CEGL008524 Quercus prinus / Rhododendron catawbiense - Kalmia latifolia Forest



Related Concepts from Other Classifications

Related Subnational Community Units
These data are subject to substantial ongoing revision and may be out of date for some states.
In the U.S., contact the state Heritage Program for the most complete and up-to-date information at: http://www.natureserve.org/natureserve-network.
Information from programs in other jurisdictions will be posted when they are made available.
Subnation Concept Name Relationship to Standard Confidence Reference
North Carolina Piedmont/Coastal Plain Heath Bluff Equivalent Certain Schafale 2012


Other Related Concepts
Related Concept Name: Fagus grandifolia - Quercus (alba, falcata, nigra) / Symplocos tinctoria / Kalmia latifolia Forest
Relationship: = - Equivalent
Reference: Fleming, G. P., and K. D. Patterson. 2003. Preliminary vegetation classification for the National Capitol Region parks. Regional (VA-WVA-MD-DC) analysis prepared for NatureServe and USGS-NPS Vegetation Mapping Program, March 2003. Virginia Department of Conservation and Recreation, Division of Natural Heritage, Richmond.
Related Concept Name: Fagus grandifolia - Quercus alba / Oxydendrum arboreum - Symplocos tinctoria / Kalmia latifolia / (Galax urceolata) Forest
Relationship: = - Equivalent
Reference: Fleming, G. P., P. P. Coulling, K. D. Patterson, and K. Taverna. 2006. The natural communities of Virginia: Classification of ecological community groups. Second approximation. Version 2.2. Virginia Department of Conservation and Recreation, Division of Natural Heritage, Richmond. [http://www.dcr.virginia.gov/natural_heritage/ncTIV.shtml]
Related Concept Name: Piedmont / Coastal Plain Oak - Beech / Heath Forest
Relationship: B - Broader
Reference: Fleming, G. P., P. P. Coulling, D. P. Walton, K. M. McCoy, and M. R. Parrish. 2001. The natural communities of Virginia: Classification of ecological community groups. First approximation. Natural Heritage Technical Report 01-1. Virginia Department of Conservation and Recreation, Division of Natural Heritage, Richmond, VA. 76 pp.
Related Concept Name: Piedmont/Coastal Plain Heath Bluff
Relationship: B - Broader
Reference: Schafale, M. P., and A. S. Weakley. 1990. Classification of the natural communities of North Carolina. Third approximation. North Carolina Department of Environment, Health, and Natural Resources, Division of Parks and Recreation, Natural Heritage Program, Raleigh. 325 pp.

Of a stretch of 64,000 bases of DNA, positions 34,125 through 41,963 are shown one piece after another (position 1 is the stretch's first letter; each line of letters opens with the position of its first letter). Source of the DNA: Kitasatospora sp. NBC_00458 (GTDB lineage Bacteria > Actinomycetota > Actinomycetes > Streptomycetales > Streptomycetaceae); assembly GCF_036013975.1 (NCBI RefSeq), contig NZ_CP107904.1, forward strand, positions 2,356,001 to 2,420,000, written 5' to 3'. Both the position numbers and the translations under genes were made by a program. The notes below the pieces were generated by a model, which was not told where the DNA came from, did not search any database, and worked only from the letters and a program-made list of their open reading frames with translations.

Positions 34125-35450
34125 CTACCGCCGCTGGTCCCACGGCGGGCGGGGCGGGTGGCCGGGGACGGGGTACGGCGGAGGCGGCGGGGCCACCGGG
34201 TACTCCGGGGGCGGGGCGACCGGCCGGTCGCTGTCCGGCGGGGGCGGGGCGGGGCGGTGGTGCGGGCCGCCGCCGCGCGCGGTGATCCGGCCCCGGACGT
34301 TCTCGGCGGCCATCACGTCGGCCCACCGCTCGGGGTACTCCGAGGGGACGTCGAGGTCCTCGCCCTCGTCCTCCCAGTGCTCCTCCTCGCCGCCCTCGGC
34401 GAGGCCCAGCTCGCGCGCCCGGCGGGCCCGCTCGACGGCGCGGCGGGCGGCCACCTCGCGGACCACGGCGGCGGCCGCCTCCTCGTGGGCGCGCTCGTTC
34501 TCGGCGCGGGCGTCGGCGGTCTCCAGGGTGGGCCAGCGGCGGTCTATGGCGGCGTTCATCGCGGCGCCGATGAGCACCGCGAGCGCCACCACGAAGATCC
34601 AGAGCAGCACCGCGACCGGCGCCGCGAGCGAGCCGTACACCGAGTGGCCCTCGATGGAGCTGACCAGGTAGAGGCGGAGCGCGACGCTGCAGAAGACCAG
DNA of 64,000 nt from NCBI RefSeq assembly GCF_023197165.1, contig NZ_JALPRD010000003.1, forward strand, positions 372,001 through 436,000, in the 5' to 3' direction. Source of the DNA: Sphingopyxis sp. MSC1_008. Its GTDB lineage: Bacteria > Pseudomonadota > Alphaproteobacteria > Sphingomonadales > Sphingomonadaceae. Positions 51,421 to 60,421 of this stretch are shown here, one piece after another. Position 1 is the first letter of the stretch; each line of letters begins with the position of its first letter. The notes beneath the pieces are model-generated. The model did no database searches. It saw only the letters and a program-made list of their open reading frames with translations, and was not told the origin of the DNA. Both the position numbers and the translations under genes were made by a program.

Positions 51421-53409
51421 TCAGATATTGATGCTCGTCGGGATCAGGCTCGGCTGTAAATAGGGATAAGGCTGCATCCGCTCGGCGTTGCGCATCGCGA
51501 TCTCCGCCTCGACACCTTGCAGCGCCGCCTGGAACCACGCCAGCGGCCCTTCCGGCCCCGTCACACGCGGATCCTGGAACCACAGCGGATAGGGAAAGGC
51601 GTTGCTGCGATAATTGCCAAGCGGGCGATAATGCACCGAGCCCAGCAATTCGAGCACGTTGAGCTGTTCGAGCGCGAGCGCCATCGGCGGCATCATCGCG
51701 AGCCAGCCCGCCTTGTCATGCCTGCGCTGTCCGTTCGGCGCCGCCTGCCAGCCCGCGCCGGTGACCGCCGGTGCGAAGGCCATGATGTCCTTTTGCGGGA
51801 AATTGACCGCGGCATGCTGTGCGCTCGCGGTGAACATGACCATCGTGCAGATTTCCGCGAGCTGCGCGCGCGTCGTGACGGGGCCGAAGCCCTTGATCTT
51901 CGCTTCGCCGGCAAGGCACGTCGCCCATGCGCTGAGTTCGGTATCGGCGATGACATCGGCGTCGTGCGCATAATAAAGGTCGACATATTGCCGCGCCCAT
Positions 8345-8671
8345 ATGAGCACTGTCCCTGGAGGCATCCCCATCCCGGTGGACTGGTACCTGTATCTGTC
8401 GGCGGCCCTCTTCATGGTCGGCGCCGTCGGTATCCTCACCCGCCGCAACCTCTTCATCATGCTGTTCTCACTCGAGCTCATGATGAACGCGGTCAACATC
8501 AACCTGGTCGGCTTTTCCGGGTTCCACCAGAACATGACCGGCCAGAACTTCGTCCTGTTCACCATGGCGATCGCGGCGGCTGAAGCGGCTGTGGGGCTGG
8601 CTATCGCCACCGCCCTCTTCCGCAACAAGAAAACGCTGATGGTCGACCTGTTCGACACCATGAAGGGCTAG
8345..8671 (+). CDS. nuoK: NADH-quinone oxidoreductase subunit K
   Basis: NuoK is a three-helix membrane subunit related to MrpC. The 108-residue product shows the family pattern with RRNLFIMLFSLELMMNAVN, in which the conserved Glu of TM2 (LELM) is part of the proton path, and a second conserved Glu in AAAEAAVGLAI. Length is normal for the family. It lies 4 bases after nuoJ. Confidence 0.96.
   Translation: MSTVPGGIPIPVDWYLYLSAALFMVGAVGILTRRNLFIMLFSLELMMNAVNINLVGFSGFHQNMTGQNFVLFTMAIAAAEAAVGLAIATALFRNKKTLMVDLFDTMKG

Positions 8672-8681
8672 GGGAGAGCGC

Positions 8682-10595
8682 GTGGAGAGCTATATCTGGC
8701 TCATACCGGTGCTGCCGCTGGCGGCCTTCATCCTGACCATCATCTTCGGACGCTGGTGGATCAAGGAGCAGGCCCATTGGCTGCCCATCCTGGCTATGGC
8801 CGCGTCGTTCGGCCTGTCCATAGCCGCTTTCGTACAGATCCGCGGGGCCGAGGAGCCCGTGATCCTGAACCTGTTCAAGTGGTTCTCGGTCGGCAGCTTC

Ecological Systems Placement

Ecological Systems Placement
Ecological System Unique ID Ecological System Name
CES202.342 Southern Piedmont Mesic Forest


NatureServe Conservation Status
Global Status: G2G3 (22Feb2007)
Rounded Global Status: G2 - Imperiled
Reasons: This heath bluff association is restricted to steep north-facing slopes in the lower Piedmont and upper Coastal Plain of North Carolina and other southeastern states, north to extreme southeastern Virginia. Generally, these communities occur in areas of hard rock but may occur in areas of soft material exposed by undercutting by a stream. These sites experience a combination of dry conditions caused by shallow, well-drained soils and cool, moist microclimates caused by northern aspects. This unusual and specific combination of conditions means that the available habitat for this type is rare. Stands of this association may be affected by removal of more valuable timber species (e.g., Quercus alba).

Distribution
Color legend for Distribution Map
United States Distribution: AL, GApotentially occurs, NC, SCpotentially occurs, VA
Global Distribution: United States
Global Range: This community occurs in the lower Piedmont and upper Coastal Plain of North Carolina and other southeastern states.

U.S. Forest Service Ecoregions
Domain Name: Humid Temperate Domain
Division Name: Subtropical Division
Province Name: Southeastern Mixed Forest Province
Province Code: 231 Occurrence Status: Confident or certain
Section Name: Southern Appalachian Piedmont Section
Section Code: 231A Occurrence Status: Confident or certain
Section Name: Southern Cumberland Plateau Section